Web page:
The external merge-sort algorithm has several advantages over other external sorting algorithms. First, it is very efficient and can handle very large data sets. Second, it can handle data sets with varying record lengths, which makes it well-suited for sorting data sets that contain records of different sizes. Finally, it is a stable sorting algorithm, which means that the order of equal elements is preserved after sorting.

The external merge-sort algorithm consists of several steps:

1. Divide the data set into smaller pieces that can fit into memory.
2. Sort each piece using an in-memory sorting algorithm such as quicksort or heapsort.
3. Merge the sorted pieces back together using a multiway merge algorithm.

The multiway merge algorithm used in external merge-sort is a modified version of the merge algorithm used in the merge-sort algorithm. In the multiway merge algorithm, the sorted pieces are merged together in a series of steps, with multiple pieces being merged at each step. This allows for more efficient merging of larger data sets.

## Multiway Merge-Sort

Multiway merge-sort is an extension of the external merge-sort algorithm that allows for more efficient sorting of larger data sets. In external merge-sort, the data set is divided into smaller pieces that can fit into memory, and each piece is sorted using an in-memory sorting algorithm such as quicksort or heapsort. The sorted pieces are then merged back together using a multiway merge algorithm.

The basic idea behind multiway merge-sort is to extend the external merge-sort algorithm to allow for more than two pieces to be merged at a time. In the multiway merge-sort algorithm, the data set is divided into k smaller pieces, where k is the maximum number of pieces that can fit into memory at once. These pieces are then sorted using an in-memory sorting algorithm, and the sorted pieces are merged back together using a multiway merge algorithm.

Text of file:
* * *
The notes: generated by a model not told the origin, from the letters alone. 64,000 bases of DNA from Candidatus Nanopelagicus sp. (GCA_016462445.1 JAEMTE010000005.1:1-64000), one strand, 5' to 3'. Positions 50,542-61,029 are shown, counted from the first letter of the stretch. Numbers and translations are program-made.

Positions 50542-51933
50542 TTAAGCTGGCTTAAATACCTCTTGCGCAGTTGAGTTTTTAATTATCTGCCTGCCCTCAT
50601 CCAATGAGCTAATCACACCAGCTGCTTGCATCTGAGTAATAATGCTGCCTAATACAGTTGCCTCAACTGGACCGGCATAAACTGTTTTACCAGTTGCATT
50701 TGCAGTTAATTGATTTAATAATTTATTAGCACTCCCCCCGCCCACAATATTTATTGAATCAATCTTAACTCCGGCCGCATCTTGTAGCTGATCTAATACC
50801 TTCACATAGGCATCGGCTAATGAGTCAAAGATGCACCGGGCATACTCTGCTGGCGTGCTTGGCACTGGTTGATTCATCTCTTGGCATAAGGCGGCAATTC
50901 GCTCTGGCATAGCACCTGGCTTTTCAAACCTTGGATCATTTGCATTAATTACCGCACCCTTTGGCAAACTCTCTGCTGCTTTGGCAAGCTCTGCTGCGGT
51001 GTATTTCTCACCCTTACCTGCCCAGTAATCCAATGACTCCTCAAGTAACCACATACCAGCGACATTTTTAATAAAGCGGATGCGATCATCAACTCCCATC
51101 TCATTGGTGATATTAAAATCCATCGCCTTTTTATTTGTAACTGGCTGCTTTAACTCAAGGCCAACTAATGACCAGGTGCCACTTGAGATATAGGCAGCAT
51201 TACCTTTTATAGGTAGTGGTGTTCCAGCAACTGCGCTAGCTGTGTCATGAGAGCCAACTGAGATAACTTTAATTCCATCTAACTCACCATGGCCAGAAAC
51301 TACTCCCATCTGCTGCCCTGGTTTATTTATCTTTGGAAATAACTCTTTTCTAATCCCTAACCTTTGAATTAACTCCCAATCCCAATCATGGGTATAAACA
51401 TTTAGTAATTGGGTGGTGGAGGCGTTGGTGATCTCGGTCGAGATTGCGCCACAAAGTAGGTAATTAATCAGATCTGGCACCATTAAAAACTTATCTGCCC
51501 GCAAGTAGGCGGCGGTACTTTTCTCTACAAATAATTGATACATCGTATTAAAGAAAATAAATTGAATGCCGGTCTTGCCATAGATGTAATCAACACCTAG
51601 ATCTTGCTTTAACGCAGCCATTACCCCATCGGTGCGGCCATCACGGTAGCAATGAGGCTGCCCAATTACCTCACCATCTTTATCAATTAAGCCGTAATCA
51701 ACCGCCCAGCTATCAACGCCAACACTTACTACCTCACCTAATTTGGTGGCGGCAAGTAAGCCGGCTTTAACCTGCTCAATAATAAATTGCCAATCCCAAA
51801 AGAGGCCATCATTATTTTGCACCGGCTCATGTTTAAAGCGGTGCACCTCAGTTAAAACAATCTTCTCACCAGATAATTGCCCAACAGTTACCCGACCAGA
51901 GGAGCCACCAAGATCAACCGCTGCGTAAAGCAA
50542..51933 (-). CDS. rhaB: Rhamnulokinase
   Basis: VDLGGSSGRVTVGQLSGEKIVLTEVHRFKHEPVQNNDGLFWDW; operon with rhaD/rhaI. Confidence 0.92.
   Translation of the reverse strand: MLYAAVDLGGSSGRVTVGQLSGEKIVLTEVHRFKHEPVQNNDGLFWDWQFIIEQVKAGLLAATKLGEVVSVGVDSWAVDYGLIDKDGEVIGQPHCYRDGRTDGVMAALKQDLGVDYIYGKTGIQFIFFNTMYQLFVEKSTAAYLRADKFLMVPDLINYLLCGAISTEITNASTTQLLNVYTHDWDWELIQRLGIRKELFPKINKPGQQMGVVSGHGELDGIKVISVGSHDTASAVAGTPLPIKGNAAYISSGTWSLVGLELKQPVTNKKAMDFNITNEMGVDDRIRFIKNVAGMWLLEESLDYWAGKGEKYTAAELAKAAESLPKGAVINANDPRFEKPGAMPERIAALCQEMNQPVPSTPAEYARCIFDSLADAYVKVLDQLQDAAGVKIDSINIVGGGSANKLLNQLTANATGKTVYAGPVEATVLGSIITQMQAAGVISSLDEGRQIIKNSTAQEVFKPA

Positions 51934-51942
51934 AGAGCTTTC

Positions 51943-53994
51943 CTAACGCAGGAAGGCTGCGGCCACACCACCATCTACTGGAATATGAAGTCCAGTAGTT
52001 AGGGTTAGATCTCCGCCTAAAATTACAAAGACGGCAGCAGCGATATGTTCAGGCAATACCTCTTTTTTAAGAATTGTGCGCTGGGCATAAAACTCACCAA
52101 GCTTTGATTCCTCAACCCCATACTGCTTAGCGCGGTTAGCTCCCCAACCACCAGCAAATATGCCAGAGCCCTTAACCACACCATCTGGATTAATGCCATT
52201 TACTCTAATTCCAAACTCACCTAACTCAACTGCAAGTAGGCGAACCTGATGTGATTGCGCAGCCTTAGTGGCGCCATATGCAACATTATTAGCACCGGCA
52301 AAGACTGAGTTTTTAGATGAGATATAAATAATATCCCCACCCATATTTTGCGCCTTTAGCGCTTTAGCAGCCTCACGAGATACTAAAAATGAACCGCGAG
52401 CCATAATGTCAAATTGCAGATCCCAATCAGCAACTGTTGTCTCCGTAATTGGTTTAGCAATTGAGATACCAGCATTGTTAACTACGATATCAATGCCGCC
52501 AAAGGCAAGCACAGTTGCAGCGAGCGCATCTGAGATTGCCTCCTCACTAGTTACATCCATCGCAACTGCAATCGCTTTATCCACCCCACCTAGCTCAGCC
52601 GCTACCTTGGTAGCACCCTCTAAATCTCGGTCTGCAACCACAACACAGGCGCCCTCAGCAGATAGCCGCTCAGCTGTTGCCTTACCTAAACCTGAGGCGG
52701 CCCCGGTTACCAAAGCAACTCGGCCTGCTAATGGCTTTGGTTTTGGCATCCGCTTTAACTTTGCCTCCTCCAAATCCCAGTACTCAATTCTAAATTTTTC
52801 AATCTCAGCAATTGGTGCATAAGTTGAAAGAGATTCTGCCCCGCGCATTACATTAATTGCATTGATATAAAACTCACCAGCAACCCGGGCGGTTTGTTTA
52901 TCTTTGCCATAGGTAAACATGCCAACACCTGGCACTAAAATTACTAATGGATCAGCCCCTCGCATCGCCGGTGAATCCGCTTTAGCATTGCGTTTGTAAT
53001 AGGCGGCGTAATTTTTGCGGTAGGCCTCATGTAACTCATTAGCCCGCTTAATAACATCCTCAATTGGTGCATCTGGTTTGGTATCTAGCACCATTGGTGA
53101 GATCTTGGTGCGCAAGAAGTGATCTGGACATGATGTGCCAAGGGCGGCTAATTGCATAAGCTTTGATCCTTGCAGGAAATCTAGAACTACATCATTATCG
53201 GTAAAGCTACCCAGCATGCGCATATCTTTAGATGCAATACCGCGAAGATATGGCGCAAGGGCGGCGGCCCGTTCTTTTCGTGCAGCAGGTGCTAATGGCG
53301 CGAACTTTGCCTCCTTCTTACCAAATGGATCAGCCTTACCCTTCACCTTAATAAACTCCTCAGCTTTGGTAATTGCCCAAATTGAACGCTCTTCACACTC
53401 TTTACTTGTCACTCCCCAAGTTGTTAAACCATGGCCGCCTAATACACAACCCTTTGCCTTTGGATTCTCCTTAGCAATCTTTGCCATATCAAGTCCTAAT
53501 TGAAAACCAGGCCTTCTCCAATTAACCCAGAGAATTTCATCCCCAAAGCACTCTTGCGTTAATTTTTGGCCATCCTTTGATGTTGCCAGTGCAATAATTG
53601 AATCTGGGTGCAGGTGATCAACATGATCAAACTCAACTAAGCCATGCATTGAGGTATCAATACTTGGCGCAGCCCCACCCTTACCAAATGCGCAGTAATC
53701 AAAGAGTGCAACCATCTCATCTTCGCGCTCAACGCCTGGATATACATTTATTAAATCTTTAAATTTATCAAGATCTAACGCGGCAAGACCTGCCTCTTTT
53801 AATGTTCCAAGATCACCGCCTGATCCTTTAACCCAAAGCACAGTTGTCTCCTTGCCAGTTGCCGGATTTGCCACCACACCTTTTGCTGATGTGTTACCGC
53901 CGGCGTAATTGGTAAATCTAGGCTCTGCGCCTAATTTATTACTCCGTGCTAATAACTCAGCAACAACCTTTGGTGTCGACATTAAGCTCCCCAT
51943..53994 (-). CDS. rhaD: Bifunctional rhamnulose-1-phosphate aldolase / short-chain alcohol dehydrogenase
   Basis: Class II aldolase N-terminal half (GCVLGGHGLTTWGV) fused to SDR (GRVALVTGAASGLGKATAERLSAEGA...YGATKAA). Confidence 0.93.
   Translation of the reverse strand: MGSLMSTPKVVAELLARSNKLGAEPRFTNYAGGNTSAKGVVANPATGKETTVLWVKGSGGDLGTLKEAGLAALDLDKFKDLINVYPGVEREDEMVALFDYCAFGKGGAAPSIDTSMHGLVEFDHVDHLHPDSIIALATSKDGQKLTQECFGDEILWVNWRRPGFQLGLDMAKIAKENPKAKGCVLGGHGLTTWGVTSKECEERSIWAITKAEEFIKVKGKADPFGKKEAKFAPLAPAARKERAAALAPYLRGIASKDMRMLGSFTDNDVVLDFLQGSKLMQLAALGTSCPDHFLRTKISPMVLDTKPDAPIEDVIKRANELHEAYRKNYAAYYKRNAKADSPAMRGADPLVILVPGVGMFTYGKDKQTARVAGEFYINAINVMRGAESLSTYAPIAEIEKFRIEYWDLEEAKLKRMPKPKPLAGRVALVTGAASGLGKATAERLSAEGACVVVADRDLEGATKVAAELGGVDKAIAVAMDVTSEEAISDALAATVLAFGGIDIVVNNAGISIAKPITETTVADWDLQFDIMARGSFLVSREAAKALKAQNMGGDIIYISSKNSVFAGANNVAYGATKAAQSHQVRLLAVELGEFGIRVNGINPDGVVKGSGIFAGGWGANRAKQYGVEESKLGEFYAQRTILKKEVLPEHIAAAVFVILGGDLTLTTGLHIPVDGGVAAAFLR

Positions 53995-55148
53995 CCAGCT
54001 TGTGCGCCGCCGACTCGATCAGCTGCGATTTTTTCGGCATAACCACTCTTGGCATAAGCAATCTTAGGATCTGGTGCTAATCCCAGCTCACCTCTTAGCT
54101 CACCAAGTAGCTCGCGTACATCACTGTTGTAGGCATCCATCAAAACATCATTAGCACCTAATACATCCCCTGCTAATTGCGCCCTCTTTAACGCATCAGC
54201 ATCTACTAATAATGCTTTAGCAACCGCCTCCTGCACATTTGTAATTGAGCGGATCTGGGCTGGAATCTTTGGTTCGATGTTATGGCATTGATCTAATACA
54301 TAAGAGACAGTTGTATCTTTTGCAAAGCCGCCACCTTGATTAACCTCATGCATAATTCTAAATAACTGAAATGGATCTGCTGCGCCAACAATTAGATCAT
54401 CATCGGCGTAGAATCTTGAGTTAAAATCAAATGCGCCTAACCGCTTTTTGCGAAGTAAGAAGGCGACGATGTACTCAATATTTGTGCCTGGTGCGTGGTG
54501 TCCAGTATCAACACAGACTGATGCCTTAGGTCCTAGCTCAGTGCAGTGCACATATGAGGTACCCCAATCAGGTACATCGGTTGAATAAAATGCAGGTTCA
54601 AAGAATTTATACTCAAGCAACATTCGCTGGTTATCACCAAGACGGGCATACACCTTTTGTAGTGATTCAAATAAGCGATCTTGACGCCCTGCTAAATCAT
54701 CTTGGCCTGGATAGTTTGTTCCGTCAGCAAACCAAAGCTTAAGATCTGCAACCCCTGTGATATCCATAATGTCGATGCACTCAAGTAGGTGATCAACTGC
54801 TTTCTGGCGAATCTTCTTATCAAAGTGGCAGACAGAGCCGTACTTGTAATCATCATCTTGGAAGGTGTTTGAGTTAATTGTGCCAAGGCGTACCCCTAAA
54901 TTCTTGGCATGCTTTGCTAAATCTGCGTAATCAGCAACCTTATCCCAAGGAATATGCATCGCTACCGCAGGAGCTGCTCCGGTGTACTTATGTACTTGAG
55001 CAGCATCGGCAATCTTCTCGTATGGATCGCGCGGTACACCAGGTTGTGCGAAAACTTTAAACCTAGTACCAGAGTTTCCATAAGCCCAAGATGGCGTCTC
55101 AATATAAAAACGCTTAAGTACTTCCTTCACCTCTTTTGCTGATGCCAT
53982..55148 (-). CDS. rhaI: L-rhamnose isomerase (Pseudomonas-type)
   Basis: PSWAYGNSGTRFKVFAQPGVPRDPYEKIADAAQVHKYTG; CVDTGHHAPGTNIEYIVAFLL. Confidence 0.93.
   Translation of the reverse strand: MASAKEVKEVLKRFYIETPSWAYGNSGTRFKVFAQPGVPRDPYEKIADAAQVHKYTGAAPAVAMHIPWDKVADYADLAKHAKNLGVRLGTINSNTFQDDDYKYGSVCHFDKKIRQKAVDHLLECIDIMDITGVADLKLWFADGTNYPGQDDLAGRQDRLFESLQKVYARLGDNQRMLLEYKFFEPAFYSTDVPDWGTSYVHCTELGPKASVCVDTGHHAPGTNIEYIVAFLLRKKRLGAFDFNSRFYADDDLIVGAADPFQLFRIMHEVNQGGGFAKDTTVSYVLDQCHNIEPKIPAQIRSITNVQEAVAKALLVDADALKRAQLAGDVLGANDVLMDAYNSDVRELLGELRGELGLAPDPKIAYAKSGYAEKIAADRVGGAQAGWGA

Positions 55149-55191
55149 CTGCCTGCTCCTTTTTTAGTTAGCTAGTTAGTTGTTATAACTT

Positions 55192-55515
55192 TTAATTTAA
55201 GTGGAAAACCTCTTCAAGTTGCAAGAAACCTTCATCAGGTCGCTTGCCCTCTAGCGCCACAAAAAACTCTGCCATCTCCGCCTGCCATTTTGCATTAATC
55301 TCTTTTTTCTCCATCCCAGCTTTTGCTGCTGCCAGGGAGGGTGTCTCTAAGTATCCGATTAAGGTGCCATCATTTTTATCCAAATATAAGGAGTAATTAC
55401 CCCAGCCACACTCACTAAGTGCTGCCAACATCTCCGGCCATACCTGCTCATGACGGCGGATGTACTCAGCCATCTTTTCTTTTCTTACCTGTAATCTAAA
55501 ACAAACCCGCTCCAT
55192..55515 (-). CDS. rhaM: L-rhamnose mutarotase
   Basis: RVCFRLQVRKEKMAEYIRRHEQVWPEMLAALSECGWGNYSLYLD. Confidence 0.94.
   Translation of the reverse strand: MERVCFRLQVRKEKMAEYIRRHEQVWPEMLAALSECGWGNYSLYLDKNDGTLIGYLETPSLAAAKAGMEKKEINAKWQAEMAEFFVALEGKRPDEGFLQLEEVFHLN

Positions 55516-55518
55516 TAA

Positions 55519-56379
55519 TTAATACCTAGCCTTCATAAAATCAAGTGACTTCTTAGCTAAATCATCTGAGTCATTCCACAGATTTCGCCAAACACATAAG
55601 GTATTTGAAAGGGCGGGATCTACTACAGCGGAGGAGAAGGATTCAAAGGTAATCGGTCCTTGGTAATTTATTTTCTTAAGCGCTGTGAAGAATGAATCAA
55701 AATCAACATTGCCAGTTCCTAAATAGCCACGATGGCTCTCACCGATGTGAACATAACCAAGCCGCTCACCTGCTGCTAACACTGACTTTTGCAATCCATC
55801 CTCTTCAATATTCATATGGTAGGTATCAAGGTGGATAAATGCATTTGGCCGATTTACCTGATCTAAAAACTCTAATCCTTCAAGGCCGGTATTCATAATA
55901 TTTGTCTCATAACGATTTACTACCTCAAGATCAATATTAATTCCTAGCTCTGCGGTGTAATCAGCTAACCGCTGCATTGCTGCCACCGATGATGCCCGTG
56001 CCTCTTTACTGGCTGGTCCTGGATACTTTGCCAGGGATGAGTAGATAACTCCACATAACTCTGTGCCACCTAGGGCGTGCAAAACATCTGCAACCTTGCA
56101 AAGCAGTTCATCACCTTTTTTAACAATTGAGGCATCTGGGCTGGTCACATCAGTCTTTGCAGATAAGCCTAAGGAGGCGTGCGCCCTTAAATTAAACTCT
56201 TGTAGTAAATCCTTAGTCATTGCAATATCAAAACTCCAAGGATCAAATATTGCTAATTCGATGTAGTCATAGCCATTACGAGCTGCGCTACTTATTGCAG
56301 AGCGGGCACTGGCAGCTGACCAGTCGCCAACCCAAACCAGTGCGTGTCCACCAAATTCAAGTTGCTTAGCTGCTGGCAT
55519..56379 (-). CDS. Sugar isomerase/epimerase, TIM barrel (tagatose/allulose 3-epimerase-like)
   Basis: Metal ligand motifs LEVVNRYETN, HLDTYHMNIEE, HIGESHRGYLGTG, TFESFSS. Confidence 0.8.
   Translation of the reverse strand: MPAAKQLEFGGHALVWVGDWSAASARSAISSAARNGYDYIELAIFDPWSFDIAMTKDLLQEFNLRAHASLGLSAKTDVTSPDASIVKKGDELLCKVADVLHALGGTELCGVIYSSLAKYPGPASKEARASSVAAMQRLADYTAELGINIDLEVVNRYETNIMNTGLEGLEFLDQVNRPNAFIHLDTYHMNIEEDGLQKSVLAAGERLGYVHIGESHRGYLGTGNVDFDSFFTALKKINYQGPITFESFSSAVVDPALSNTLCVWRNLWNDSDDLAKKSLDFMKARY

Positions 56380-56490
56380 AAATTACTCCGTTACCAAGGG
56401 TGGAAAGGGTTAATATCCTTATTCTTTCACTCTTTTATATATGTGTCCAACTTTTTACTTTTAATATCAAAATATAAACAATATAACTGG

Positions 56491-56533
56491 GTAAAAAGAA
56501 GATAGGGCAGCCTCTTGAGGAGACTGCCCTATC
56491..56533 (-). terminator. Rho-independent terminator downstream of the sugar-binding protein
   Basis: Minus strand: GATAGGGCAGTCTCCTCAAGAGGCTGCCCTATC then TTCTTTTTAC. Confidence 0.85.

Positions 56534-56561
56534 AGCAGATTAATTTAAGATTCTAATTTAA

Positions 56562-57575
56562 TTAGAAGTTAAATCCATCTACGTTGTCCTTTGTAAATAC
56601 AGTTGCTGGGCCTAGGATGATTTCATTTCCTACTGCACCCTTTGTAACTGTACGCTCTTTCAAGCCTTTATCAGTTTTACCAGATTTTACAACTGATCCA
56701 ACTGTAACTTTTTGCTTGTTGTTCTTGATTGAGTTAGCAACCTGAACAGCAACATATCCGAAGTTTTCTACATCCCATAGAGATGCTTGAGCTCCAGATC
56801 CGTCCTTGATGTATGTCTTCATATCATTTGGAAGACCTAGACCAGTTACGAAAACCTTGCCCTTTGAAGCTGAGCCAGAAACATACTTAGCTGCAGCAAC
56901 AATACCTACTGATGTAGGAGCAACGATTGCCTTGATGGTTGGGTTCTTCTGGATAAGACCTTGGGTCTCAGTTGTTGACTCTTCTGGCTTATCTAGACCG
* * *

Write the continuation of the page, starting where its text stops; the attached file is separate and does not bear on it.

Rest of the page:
The multiway merge algorithm used in multiway merge-sort is similar to the merge algorithm used in the merge-sort algorithm, but with the added complexity of handling multiple input lists. In the multiway merge algorithm, the k sorted input lists are merged together in a series of steps, with multiple input lists being merged at each step. This allows for more efficient merging of larger data sets.

The time complexity of multiway merge-sort depends on the number of pieces that can fit into memory at once. In general, the larger the value of k, the more efficient the algorithm will be. However, larger values of k also require more memory to be available.

## Replacement Selection

Replacement selection is a technique used in external sorting to select the minimum element from a set of elements that cannot fit into memory at once. The basic idea behind replacement selection is to select a small number of elements from the input set, sort them, and then use them to replace some of the elements in memory. This process is repeated until all of the elements in the input set have been processed.

The replacement selection algorithm consists of several steps:

1. Read a block of elements from the input set into memory.
2. Sort the block of elements using an in-memory sorting algorithm such as quicksort or heapsort.
3. Select the smallest element from the block.
4. Replace one of the elements in memory with the smallest element.
5. Repeat steps 1-4 until all of the elements in the input set have been processed.

The replacement selection algorithm requires a buffer of memory to hold the elements that are being replaced. The size of the buffer is determined by the size of the blocks that are being read from the input set. The larger the size of the buffer, the more efficient the algorithm will be, but also the more memory it will require.

One of the key advantages of the replacement selection algorithm is that it can handle data sets with varying record lengths, which makes it well-suited for sorting data sets that contain records of different sizes. However, it is not a stable sorting algorithm, which means that the order of equal elements is not preserved after sorting.